Is race really a major problem in the United States? Dennis Prager’s shocking speech is a breath of fresh air. He thinks that the more we talk about race, the more we separate ourselves from each other. He is properly frightened by the more talk about race that there is in the public sphere.
Civil Rights in the 20th Century
Prager’s point may be valid today. But in the early stages of the 20th century, and certainly before that, there was a need for alot of talk about race. The Judeo-Christian morals that drove the founding fathers of the United States of America did not have enough moral courage to rid the colonies of slavery. On the contrary, it would take around 70 years until that issue was battled out in the Civil War.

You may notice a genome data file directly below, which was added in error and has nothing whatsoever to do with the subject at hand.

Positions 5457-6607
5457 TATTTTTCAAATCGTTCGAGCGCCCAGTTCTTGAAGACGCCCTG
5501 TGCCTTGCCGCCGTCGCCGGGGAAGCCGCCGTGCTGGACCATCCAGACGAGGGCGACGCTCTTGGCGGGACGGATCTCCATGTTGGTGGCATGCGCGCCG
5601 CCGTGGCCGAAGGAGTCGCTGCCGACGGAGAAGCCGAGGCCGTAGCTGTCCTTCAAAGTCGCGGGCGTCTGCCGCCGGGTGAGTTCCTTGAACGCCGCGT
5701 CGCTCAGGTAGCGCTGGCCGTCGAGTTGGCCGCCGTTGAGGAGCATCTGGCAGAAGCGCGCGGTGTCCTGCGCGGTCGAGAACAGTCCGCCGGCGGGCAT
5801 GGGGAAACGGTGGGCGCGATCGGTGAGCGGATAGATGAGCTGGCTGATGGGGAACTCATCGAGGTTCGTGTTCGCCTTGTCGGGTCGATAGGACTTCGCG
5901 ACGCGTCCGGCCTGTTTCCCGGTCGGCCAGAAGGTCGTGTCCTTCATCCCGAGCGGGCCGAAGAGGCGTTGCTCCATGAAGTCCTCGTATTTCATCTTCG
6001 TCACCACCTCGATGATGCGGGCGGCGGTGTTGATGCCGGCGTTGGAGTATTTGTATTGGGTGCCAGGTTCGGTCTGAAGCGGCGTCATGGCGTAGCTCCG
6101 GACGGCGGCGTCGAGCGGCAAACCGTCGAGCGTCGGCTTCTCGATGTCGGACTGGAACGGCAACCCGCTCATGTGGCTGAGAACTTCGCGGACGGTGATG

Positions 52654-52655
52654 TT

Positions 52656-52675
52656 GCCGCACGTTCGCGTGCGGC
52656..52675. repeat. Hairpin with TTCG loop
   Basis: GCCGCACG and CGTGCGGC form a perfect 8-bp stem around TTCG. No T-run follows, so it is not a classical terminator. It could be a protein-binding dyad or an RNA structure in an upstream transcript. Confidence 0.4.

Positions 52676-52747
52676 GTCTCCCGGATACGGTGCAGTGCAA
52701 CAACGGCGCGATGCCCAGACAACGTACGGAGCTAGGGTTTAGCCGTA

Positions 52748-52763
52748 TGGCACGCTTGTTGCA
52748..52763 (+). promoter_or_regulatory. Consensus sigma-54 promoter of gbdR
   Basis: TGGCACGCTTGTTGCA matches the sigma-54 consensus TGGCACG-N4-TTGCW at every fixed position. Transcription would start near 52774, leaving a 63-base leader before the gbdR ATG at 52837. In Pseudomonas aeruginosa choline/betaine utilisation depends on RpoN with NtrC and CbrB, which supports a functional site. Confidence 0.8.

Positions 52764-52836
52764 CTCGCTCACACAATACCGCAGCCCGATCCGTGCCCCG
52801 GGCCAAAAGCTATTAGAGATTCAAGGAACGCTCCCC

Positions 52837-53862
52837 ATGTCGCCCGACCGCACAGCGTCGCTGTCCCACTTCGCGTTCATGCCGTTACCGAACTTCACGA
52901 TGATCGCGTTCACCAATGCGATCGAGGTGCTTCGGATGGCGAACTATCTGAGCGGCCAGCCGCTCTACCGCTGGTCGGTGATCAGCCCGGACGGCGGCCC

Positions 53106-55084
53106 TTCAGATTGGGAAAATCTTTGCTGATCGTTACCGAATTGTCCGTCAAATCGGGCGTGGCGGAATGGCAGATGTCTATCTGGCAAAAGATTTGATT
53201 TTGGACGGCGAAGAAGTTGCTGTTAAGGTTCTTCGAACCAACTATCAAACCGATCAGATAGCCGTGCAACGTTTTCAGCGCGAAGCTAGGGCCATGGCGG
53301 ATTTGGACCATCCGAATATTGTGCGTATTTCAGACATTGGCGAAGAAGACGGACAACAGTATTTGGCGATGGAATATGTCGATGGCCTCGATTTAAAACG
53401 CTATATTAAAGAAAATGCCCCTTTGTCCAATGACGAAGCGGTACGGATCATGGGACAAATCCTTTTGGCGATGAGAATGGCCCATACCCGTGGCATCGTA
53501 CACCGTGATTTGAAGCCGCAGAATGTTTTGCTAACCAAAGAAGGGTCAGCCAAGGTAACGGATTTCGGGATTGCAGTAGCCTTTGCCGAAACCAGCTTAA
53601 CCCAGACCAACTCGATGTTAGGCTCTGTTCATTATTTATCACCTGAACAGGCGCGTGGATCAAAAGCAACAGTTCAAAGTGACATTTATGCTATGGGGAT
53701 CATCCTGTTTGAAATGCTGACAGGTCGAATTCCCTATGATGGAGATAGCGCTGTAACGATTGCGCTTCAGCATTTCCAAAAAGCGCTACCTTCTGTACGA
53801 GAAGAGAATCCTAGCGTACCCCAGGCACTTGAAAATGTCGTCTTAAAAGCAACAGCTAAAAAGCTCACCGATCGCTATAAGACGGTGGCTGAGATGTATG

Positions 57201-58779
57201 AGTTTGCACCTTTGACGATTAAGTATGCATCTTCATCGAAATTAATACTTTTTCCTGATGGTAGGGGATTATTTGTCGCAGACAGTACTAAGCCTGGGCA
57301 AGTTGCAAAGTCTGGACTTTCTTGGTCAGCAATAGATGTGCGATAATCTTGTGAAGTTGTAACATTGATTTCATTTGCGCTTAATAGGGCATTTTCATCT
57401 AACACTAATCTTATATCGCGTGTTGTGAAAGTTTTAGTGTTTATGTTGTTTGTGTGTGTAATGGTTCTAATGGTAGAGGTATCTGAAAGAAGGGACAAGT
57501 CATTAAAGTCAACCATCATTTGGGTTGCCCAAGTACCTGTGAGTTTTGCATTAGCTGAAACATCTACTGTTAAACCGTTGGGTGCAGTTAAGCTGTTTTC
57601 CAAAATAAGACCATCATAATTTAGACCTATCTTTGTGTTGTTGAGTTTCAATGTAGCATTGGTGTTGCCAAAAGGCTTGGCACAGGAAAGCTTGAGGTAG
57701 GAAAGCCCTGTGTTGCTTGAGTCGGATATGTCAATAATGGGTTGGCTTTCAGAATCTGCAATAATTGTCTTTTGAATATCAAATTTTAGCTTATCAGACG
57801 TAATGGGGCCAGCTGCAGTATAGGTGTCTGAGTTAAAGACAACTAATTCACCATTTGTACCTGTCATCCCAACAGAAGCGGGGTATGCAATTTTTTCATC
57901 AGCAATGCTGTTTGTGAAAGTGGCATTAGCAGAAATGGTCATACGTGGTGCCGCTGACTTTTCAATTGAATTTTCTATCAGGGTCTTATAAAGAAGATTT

However, black people most certainly were not equal citizens in almost any State for many decades afterwards. Quotas against Jews existed in many Universities. The big turning point happened post World War II. In World War II, black people served with distinction alongside white people. Many of the units were separate. However, the fact remains that the bravery of the black people in the War made an enormous impact on the leadership of the United States. Harry S. Truman pushed through the precursor to all of the Civil Rights legislation of the 50’s and 60’s. It was ironic that a farm boy from Missouri would be the leader of the change in the United States. Today, most credit Dr. Martin Luther King as the primary leader, and forget about President Truman’s contribution.
Today, racism is not a primary issue, nor should it be. It should be irrelevant in an age when the United States has already elected and reelected it’s first African American President. There has never been a less racist country in the history of the world than the United States of America.